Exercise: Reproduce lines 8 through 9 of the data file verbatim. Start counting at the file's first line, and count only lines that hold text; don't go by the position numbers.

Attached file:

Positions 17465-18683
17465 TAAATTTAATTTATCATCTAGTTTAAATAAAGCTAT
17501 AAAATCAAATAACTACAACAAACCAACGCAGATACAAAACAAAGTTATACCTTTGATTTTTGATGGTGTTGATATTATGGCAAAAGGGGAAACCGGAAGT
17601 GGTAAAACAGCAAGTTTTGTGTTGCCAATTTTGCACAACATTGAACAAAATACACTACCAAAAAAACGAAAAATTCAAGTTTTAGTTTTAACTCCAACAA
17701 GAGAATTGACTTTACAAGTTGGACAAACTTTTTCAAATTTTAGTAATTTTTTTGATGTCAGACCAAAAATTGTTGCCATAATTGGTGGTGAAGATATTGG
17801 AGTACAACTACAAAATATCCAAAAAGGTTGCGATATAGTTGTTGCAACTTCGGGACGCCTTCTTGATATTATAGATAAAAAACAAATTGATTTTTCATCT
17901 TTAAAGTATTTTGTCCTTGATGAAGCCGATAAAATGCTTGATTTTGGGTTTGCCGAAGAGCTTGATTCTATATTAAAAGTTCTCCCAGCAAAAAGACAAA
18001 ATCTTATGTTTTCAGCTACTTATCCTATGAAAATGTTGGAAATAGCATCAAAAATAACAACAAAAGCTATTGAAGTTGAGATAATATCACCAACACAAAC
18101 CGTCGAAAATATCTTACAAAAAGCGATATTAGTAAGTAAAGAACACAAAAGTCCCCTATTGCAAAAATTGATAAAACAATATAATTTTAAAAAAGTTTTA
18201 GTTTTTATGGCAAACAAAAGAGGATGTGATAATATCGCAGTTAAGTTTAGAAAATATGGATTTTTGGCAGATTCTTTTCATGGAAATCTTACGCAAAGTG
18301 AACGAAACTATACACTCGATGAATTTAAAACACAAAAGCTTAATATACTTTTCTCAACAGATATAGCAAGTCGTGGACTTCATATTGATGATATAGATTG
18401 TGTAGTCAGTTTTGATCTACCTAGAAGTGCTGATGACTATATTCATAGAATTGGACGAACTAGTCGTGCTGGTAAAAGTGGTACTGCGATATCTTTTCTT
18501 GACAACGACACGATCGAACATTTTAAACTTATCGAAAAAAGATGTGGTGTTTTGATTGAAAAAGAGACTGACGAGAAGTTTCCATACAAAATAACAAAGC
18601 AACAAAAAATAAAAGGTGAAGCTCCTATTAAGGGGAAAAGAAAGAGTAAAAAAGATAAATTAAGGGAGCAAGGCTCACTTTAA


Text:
18001 ATCTTATGTTTTCAGCTACTTATCCTATGAAAATGTTGGAAATAGCATCAAAAATAACAACAAAAGCTATTGAAGTTGAGATAATATCACCAACACAAAC
18101 CGTCGAAAATATCTTACAAAAAGCGATATTAGTAAGTAAAGAACACAAAAGTCCCCTATTGCAAAAATTGATAAAACAATATAATTTTAAAAAAGTTTTA